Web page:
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Nimbus

art, circular, head and shape

NIMBUS (Lat., cloud). In art, especially in sacred art, the name given to the disk or halo which enriches the head of the sacred personage who is represented. Its use is occasional in non Christian religious art, especially the Hindu, and it was not unknown to classic and Oriental art. The nimbus, strictly so called, was first systematically used in Christian art. appearing first in the fifth century. Later, in Christian art, it became almost a necessary appendage of all representations of God or of the saints. it is of two kinds—either eiremnserihed by a well defined outline, or radiating in vanishing lines. It took various forms. The square or oblong shape indicated a saintly person. such as a pope, still living, and was used mainly between the fifth and ninth centuries. The square form was symbolic of the material and earthly. The com mon form was the circular, symbolic of the spiritual and perfect. The earliest figure to re ceive tire nimbus was that of Christ, and this nimbus Aims) immediately took a peculiar form, which was ordinarily given to 'Hill up to the ,p1, sixth century. and this was the monogram or in the shape of a cross, called the Constar tinian monogram (see LABARUM), formed of the first two letters of the Greek word for Christ. cirenmseribed in the circle and appearing above and on either side of Ilis head. This became,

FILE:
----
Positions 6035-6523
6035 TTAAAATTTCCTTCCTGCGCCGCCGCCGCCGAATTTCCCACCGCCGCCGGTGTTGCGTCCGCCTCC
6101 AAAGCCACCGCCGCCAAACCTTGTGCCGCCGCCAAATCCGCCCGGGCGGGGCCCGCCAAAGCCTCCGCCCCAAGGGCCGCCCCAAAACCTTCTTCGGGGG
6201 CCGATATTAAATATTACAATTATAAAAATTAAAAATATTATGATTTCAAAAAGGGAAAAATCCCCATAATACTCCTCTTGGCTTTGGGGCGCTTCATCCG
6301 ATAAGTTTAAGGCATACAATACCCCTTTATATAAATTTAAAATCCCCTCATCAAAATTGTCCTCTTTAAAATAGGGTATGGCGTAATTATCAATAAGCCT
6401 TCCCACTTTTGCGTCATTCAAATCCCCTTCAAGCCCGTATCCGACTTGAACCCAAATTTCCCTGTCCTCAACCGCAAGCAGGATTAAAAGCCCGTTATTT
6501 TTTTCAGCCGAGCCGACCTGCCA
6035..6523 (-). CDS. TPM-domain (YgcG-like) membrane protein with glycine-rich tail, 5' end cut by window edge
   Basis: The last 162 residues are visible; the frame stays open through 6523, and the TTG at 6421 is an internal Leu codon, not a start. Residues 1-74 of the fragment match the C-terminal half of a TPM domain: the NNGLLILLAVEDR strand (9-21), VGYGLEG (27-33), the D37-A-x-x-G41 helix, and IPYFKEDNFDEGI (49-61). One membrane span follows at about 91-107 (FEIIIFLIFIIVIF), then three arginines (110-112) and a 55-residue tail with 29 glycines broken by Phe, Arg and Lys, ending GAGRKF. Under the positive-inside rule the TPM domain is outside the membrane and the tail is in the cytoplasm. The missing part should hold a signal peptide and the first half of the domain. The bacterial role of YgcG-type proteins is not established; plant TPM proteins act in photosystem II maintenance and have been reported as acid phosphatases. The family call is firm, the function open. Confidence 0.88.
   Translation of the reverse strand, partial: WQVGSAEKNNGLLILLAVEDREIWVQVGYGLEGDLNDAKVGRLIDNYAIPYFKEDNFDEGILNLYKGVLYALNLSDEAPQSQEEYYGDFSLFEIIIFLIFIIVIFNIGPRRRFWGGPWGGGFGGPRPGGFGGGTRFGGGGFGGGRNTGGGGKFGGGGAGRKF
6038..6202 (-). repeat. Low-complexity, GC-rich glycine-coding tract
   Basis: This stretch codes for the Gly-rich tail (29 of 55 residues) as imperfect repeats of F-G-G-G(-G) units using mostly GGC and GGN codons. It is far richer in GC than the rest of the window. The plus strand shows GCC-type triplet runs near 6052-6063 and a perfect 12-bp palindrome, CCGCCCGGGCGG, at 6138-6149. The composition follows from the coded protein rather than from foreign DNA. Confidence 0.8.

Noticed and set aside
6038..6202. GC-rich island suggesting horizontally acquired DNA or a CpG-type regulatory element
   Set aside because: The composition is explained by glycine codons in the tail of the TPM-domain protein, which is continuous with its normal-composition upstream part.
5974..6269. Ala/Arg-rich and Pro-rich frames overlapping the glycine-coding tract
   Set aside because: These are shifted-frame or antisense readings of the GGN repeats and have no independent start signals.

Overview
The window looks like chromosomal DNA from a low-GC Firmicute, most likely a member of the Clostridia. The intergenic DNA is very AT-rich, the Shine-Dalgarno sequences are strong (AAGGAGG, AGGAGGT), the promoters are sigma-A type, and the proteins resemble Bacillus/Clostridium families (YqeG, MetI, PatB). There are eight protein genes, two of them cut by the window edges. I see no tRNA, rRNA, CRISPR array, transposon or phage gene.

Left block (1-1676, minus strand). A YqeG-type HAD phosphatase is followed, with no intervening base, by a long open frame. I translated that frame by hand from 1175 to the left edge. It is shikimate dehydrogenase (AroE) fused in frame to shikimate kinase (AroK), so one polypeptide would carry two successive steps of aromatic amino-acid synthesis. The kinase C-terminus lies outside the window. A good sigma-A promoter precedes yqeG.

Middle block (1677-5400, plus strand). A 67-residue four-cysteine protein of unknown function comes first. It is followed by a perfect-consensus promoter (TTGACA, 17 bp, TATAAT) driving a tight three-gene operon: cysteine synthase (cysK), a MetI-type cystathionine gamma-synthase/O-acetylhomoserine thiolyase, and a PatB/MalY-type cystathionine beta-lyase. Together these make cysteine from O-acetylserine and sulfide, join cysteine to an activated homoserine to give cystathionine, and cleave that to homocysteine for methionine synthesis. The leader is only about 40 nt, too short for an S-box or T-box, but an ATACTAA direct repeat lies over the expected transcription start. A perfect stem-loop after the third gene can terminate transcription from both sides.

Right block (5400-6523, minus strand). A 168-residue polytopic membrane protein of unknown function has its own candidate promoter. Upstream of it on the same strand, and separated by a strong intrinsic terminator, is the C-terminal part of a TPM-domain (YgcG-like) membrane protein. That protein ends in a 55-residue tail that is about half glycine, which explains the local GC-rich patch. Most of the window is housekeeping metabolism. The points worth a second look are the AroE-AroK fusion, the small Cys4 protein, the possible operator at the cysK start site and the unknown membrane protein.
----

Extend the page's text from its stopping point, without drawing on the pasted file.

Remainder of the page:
after the sixth century, the ordinary cruciform nimbus which was the rule up to the Renais sance, when the nimbus went out of fashion for all ti;.,rures except occasionally in the form of a poised circlet or band. The interior of the nun bus, of whatever form. is gilt, either plain Or in rays, excepting occasionally that of the Vir gin. made of blue or some other color or starred. l'p to the Renaissance the nimbus forms a circle against the !Kiel:ground. hut Renaissance artists tilted it or poised it naturalistically. God the Father was not represented until the late „Middle Ages. and to Him was given a circular nimbus, hut the Renaissanee often gave it a triangular radial ing shape. The dove of the Holy Ghost also had a circular nimbus. So had all duly canon ized saints, for it was a symbol of the blessed tn.:, of eternal life in heaven. In later art the nimbus beetune lighter and more aerial. melting, as it were, into the picture; and in Raphael's saints it oceasionally fades into the very faintest indication of a golden tinge around the head. Alosaie paintings. frescoes. illuminated manu scripts. and altar-pieces are the principal classes of monuments illustrating the use of the nimbus. See IcoxoGnAritY.